REFRAMING ALBERT BIERSTADT'S "MOUNT WHITNEY"
“Mount Whitney is one of Albert Bierstadt’s last “Great Pictures,” a series of massive, operatic paintings he created to celebrate the Western landscape. Mount Whitney conveys the epic power of the Sierra Nevada mountain range with breathtaking bravado, transporting viewers into an Edenic Western wonderland. Displayed at the Paris Salon of 1880 and hailed as “one of the truly great landscapes of our country,” Mount Whitney, c. 1877 has been an important part of the Rockwell Museum of Western Art and the Corning community for decades. During the 1970s, Mount Whitney was featured in exhibitions at the Corcoran Gallery, Washington D.C., the Denver Art Museum, and the Amon Carter Museum, Fort Worth, Texas. Since the 1980s, Mount Whitney has served as the centerpiece of the Museum collection, and has become synonymous with the Rockwell Museum of Western Art, occupying a place of honor on the central wall of the Visions of the West gallery. In 2011, a conservator noticed inconsistencies in the Mount Whitney frame. Areas of the molding along the bottom of the frame seemed muddy and unclear, and the gold leaf gilding, discolored in certain sections, had lost much of its original luster. Slowly, the story of the frame emerged. Long ago the painting was separated from its original frame. The current frame was not an American frame from the 1870s. On closer examination, details in the current frame indicated that it had been expanded to accommodate Mount Whitney when the painting was purchased. The condition of the frame, especially the inserted sections, was deteriorating. This deterioration distracted from the beauty and power of Mount Whitney. In consultation with a frame conservator, curatorial staff determined that reframing was the best course of action to properly preserve and present Mount Whitney. The Museum commissioned a custom-made replica frame from the highly respected studio of Gill & Lagodich Fine Period Frames. Based on an antique American frame, this artisan-crafted, one-of-a-kind frame is similar to frames Bierstadt used in the 1870s. The ornamental details, which serve as abstract reflections of the foliate motifs in the painting, compliment the large, muscular rails of the frame, which reflect the bold drama of the all-encompassing scene. This custom frame encompasses the spirit of the painting. The re-framing project reflects a wider effort within art museums to house their most important paintings in frames that are correct in style and time period. The new frame returned Mount Whitney to its proper glory.”
Rockwell Museum blogs "Rare Event"
watch video: Rockwell Museum of Western Art reframes a monumental Bierstadt
Albert Bierstadt, “'Mount Whitney', c.1877, oil on canvas, 68-7/8 x 116-5/8 inches; Rockwell Museum of Western Art. Reframed by Gill & Lagodich in a custom-made replica c.1870s American frame; gilded applied ornament over wood with incised star-and-fret pattern frieze; molding width 11-1/4 inches. “In 1859, Bierstadt went west in search of new material. He soon became foremost among "the Rocky Mountain School" of artists. Moving to California to be near his favorite scenery, he helped to establish the "California School" of landscape painters. Bierstadt portrayed the West as a place of almost supernatural wonder. By the mid-1870's, he was the most popular western landscape painter in America. … It was early explorer artists like Bierstadt whose spectacular large works persuaded President Theodore Roosevelt and the U. S. Congress to establish our western national parks and further influenced exploration and westward expansion of the United States.”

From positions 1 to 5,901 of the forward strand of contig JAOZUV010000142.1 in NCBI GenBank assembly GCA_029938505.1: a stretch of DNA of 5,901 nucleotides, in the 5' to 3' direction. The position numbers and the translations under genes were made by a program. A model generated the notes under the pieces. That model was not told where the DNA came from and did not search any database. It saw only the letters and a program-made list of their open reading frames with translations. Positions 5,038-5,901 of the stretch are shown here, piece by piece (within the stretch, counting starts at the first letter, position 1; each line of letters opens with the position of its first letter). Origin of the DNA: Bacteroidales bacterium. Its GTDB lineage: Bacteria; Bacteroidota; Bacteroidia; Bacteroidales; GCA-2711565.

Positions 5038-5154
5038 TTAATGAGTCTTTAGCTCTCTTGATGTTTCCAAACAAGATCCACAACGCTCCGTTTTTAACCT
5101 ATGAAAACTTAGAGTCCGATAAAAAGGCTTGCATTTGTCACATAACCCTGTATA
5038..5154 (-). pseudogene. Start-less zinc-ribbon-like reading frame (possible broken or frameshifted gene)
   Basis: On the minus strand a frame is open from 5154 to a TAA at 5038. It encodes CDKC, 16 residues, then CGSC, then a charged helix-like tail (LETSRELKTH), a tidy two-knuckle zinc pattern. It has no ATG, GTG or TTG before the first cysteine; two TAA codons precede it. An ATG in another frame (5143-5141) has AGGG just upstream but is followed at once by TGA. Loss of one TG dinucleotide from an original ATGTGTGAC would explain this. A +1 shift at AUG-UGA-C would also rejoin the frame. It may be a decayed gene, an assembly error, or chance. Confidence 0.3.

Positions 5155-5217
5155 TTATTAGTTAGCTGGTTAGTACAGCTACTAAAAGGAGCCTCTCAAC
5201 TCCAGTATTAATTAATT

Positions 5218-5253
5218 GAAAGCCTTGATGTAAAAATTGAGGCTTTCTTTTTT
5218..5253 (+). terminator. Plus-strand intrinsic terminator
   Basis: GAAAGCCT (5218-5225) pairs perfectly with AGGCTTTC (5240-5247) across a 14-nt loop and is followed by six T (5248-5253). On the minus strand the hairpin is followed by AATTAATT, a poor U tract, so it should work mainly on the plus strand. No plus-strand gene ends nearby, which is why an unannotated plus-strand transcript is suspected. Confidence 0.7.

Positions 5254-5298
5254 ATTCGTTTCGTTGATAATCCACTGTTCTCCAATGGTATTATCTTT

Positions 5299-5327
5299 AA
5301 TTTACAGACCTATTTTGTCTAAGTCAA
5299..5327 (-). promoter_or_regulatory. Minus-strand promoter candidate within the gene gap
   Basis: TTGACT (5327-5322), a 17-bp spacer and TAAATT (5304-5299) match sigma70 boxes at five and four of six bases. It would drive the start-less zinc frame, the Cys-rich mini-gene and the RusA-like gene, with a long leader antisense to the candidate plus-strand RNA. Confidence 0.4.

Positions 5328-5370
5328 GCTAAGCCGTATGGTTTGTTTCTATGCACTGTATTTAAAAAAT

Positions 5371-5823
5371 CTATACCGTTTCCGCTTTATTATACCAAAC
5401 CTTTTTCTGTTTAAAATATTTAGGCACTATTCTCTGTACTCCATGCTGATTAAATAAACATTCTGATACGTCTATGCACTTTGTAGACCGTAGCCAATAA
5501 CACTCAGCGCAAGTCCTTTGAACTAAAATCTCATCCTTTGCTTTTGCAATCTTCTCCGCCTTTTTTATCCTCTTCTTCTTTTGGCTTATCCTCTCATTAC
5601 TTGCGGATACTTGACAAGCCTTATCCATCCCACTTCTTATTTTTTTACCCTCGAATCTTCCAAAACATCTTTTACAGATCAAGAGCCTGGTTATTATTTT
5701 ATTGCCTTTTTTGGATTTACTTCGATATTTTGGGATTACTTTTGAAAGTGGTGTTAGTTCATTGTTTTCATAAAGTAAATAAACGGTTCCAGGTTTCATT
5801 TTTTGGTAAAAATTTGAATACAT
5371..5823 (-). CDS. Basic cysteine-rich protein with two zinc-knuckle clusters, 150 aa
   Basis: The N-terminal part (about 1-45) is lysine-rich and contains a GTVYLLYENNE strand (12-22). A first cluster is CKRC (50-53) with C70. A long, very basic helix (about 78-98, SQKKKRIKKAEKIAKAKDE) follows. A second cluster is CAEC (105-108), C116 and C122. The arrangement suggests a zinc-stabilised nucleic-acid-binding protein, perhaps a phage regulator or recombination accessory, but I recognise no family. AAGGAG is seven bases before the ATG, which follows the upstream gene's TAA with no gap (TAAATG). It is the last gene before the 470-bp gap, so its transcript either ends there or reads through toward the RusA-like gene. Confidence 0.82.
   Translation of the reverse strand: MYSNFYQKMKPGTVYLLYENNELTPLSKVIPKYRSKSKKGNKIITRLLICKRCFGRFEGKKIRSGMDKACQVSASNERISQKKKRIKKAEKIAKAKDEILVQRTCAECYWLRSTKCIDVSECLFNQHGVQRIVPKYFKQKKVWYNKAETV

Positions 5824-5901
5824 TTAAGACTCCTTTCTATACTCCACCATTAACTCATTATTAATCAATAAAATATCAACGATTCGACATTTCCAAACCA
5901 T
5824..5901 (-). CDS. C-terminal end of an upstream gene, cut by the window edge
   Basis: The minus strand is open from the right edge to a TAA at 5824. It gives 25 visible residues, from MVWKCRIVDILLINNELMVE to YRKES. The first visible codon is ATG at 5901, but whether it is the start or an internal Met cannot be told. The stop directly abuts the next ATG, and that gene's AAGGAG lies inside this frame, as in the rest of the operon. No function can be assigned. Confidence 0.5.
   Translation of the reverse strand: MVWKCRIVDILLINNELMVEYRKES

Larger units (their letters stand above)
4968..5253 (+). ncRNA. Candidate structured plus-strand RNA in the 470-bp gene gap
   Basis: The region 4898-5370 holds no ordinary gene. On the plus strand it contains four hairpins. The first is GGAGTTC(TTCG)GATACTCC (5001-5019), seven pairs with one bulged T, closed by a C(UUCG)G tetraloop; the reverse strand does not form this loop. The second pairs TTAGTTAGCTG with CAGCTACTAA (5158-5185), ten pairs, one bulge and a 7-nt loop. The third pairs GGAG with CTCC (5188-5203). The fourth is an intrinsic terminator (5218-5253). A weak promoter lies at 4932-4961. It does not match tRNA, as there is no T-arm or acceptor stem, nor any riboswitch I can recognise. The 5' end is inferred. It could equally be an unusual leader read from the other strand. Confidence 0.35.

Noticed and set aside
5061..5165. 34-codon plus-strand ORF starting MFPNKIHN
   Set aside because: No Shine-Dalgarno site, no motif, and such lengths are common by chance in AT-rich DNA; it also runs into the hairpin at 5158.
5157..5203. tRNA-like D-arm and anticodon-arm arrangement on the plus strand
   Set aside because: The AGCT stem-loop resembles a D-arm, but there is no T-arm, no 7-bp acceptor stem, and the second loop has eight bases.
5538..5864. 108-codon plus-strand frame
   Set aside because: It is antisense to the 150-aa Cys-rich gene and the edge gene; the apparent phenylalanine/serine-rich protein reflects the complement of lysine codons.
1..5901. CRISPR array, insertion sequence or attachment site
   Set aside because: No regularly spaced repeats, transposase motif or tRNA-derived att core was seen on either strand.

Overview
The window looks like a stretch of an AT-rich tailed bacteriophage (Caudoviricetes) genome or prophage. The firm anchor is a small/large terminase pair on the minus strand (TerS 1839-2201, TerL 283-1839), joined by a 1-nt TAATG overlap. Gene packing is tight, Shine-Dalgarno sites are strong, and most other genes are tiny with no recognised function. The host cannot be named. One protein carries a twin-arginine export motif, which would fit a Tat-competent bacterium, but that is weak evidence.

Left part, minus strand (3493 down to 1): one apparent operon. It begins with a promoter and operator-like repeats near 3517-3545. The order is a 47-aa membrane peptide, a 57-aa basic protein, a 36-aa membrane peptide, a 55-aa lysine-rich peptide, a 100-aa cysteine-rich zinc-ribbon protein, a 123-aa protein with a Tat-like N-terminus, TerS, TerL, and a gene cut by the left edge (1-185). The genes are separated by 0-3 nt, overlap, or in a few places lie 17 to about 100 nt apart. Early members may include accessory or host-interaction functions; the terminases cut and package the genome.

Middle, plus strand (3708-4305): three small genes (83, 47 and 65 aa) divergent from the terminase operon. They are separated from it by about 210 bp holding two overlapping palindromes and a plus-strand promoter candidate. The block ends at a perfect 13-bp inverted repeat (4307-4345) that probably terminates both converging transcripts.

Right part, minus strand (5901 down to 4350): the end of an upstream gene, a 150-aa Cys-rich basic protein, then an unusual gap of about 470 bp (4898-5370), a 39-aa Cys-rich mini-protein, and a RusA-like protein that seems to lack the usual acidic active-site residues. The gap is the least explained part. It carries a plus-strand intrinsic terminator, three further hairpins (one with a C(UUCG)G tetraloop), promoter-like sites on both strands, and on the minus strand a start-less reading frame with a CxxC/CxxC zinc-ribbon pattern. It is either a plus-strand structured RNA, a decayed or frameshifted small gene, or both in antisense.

A frame custom-made in TriBeCa
Rockwell Museum – Recent Acquisitions, 2013.
Custom-made replica frame, Mt. Whitney. Purchased in 2013. "Albert Bierstadt’s iconic Mount Whitney was refitted with a custom-made replica of an 1870s American frame by the prestigious frame company, Gill & Lagodich Fine Period Frames & Restoration in 2013. Mount Whitney commands the Visions of the West Gallery at the Rockwell Museum as one of the nation’s most important American landscape paintings. This re-framing project reflects a wider effort within art museums to house their most important paintings in frames that are correct in style and time period. Most recently, curators have begun to look at frames more critically. The study of American frames in particular, is a relatively new field of scholarship, and it is only in the past few decades that collectors and museums are re-evaluating the importance of frames on their own and in relation to paintings."
WENY NEWS – New Frame for Rockwell Museum Painting
CORNING---(WENY) September 25, 2013 "The Rockwell museum of Western Art in Corning received a special delivery Wednesday; a 450 pound frame. The frame is a replica of an 1870s American frame for the museum's centerpiece, Albert Bierstadt's 'Mount Whitney' painting. Its original frame had greatly deteriorated and was not an American 19th century frame. Gill & Lagodich Fine Period Frames & Restoration in Manhattan did the job. It took nine people and a crane to lift the massive frame three stories into the museum. Curator of Collections, James Peck says, "Over 200 square feet of gold leaf and over a football field worth of ornament and wood were laid end to end. And so, it's been a year long process, a;most a year ago. Today is the day it all comes together." Donations from the community helped to pay for the frame."
Install day: hoisting the crated frame to third floor terrace of the museum.